The Ancient Fermentation Culture of Noto
Noto is so renowned for its rich fermentation culture that it is referred to as the “Fermentation Kingdom”. Before the development of infrastructure and logistics, Noto was called “Island of Earth”. In order for people living here to survive the long winter in harsh conditions, the food needed to be preserved to last longer. The ancestors of this land have refined their craft, and their multiple experimentations have resulted in the fermented foods of today. There is a long history attached to this methodology, as reflected in records that show the making of fermented foods using fish and shellfish for more than 1000 years. Noto’s “pickling and fermenting technology” has been designated as Globally Important Agricultural Heritage.
Noto is called the Fermentation Kingdom is largely due to the climate. Noto has the highest annual rainfall and relatively high humidity compared to the rest of Japan, so even if you try to store food dry, it is likely to spoil before the water evaporates. Therefore, the solution lay in the food fermentation processes developed with the power of various microorganisms. The fermentation process starts and progresses in the humid summer, then the cold winter, the constant low temperature creates an optimal environment to preserve the results of that fermentation. Other than the local climate, the abundance of rice and salt is also a factor, both of which are the basic ingredients necessary for fermentation.
Typical fermentation products include traditional sake, miso, and soy sauce, but Noto has more than a dozen small sake breweries that produces over a hundred different brands, making it an epicenter for sake brewing. The master brewer in sake production is referred to as touji, who oversees the entire process and has final say on the product. The touji in the Noto guild of sake brewing counted as one of Japan’s greatest, along with the ones from the Iwate Prefecture in the South, Echigo in Niigata Prefecture, and Tajima in Hyogo Prefecture. As rare as it is now, the touji craft is still being passed down today.
The Blessings of Satoyama Satoumi
In Noto, fermented fish and shellfish such as ishiru (ishiri), narezushi, shiokara, konowata, and konkaiwashi, as well as pickled vegetables like kaburazushi and daikozushi are all unique to Satoyama Satoumi. Notably, combinations of both vegetables and fish such as shiokara. These were not only types of preserved foods, but they also valuable sources of protein in the region. Of all these different types of fermented product, ishiru is emblematic. It is made by soaking both the fish’s meat and innards in salt and slowly allowing it to ferment naturally. Sotoura uses squid and mackerel in a similar way, and Uchiura uses squid. It is a product that reflects the respect for life that the people of Noto have, who “do not waste the animal’s body, bones or innards”. After about 1 to 3 years, the resulting fish sauce will have a unique flavor that is packed with umami. Whether it’s pairing the sauce with boiled vegetables or using them as a secret ingredient in recipes, it has long been popular as an indispensable seasoning at many dining tables.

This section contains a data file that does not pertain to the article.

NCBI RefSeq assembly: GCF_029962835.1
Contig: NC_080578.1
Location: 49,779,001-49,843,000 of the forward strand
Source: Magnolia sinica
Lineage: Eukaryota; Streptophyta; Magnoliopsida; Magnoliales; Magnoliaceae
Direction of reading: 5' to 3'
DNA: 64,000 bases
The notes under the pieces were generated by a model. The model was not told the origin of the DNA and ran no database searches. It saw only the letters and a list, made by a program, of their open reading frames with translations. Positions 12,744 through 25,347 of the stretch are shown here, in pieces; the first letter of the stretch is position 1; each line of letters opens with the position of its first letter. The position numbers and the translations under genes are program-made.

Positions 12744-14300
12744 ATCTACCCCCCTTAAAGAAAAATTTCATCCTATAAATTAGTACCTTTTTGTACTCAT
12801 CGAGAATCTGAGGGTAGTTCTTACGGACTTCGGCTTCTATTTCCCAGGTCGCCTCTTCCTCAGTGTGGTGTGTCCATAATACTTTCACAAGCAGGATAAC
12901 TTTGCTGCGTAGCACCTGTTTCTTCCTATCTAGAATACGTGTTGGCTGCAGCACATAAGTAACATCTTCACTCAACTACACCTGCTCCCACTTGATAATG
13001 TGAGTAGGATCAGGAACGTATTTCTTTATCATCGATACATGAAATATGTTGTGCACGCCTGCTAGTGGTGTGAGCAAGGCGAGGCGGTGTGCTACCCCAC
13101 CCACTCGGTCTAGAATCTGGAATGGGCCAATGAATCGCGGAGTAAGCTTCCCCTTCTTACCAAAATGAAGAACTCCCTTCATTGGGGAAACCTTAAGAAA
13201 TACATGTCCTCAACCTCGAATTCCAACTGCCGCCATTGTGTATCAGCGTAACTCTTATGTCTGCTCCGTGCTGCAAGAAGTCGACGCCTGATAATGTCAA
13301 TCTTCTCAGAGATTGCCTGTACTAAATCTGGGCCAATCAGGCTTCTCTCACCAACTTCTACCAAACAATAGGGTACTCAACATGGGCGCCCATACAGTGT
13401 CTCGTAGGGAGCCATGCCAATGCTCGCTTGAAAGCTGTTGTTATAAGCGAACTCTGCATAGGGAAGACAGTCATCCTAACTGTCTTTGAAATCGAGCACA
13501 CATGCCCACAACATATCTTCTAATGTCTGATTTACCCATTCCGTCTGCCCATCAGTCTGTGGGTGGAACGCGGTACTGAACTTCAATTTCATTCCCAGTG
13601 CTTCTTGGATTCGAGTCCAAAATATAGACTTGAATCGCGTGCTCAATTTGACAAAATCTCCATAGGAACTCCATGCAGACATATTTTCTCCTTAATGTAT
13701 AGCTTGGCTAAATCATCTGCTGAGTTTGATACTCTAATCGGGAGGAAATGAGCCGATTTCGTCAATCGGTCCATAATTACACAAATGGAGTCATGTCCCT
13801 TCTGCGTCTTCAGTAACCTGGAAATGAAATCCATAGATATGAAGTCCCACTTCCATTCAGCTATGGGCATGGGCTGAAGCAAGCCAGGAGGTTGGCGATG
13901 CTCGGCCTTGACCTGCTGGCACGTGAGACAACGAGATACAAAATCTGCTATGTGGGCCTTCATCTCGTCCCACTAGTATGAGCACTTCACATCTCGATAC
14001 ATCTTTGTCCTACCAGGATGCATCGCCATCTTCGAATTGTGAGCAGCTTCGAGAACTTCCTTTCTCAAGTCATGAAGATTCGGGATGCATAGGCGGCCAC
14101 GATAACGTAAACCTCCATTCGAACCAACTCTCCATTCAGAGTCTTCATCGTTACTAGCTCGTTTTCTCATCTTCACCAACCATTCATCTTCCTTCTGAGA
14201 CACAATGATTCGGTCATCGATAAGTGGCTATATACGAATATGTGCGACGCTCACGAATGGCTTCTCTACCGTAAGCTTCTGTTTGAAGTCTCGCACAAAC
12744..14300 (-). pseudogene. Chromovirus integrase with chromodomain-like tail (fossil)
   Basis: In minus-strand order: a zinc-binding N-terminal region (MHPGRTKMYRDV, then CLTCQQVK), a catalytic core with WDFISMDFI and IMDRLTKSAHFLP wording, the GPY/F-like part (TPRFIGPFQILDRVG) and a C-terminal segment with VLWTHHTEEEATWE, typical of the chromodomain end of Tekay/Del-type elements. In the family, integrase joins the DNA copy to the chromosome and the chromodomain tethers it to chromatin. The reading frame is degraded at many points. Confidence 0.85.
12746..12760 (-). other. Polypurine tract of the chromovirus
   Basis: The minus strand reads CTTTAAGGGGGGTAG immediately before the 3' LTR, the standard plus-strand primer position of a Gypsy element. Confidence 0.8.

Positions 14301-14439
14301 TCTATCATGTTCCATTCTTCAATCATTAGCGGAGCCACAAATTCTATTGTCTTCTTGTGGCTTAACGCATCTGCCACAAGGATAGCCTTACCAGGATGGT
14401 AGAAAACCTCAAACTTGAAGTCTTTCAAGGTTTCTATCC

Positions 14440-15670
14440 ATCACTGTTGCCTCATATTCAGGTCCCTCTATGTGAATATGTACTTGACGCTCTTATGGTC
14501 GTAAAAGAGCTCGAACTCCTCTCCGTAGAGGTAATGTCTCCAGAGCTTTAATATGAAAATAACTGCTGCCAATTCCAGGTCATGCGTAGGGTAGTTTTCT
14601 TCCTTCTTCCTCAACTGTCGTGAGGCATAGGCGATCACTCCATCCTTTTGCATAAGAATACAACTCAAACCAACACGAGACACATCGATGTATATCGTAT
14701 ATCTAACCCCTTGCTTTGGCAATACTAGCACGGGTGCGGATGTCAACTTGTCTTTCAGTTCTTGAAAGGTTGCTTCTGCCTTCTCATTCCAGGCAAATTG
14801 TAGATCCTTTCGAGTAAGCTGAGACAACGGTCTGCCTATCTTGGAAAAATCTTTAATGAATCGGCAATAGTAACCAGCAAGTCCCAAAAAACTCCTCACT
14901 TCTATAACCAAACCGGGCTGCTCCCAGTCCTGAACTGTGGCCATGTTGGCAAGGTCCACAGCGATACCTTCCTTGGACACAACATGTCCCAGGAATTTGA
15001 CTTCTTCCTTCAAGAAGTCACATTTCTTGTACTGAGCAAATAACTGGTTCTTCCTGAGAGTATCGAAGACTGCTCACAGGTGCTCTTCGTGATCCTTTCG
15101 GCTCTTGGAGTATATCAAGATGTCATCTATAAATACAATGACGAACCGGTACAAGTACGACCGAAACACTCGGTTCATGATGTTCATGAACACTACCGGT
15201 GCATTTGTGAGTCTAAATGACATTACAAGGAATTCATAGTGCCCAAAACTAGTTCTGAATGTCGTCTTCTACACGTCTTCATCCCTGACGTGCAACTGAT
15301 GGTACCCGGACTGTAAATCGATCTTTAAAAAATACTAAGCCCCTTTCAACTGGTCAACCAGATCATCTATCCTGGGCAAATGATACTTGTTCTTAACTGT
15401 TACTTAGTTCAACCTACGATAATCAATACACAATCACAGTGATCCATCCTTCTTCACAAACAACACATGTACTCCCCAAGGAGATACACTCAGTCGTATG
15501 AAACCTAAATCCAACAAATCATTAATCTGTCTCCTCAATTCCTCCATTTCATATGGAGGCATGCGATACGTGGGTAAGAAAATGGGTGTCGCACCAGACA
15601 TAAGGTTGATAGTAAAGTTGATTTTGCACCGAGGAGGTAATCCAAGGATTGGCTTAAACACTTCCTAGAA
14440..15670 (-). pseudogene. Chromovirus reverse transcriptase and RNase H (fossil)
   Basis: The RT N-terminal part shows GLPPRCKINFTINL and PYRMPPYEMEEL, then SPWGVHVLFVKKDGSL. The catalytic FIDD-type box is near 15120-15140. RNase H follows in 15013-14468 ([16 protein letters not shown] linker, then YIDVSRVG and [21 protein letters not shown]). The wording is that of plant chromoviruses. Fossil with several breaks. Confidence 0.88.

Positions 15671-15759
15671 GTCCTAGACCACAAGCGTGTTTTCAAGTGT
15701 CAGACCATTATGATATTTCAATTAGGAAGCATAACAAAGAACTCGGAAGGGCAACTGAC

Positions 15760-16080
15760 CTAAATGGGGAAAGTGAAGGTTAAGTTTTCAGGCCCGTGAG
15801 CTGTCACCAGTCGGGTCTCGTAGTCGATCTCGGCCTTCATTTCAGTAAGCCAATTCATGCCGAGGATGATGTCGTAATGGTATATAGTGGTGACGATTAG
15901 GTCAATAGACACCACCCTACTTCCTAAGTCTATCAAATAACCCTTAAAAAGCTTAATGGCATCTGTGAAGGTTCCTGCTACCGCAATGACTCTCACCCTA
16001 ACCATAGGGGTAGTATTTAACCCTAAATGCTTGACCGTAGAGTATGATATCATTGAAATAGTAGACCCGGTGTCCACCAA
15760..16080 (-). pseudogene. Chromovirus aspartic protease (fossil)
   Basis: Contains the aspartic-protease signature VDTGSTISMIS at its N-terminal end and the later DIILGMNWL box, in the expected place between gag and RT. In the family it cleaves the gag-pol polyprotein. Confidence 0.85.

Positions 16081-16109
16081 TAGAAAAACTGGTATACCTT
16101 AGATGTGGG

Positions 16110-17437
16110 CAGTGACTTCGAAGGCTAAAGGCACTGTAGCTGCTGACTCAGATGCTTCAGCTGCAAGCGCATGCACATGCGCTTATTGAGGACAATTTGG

Narezushi, also known as “the origin of sushi”, is essential to the conversation about fermented foods in Noto. When salted fish is soaked with rice and aged, lactic acid fermentation softens the bones and produces a gentle acidity similar to cheese. Narezushi has long been served as a food saved for special occasions at festivals. It is one of the pleasures of the people of Noto to be able to share the Narezushi bounty of the year with visitors at the festival. Even if the same person is had treated the fish in the same way as the previous year, the taste changes depending on the climatic conditions of the year.
The Mystery of Fermentation
Nukazuke (Japanese pickles fermented in rice bran and brine) is also popular in Noto. Examples are types of fish such as fugu no ranso no nukazuke and konkaiwashi which is sardines pickled in rice bran. Fugu no ranso no nukazuke is made by salting the highly poisonous blowfish ovaries, then pickling it in rice bran and fermenting it for more than two years. Born from the wisdom of the ancestors and a hearty love for food, these specialty fermented foods and their production methods are still passed down today through the generations as a point of cultural pride.
From December, a deluxe specialty “tefutefu box” packed with traditional Noto ingredients and vegetables from Takanoen will be released. Details will be announced on the official website and social media. Please keep an eye out!
Photo: Mammy Horie & unsplash
Text: Yuka Sone Sato
Design: Mammy Horie
Translation: Kelly Yeunh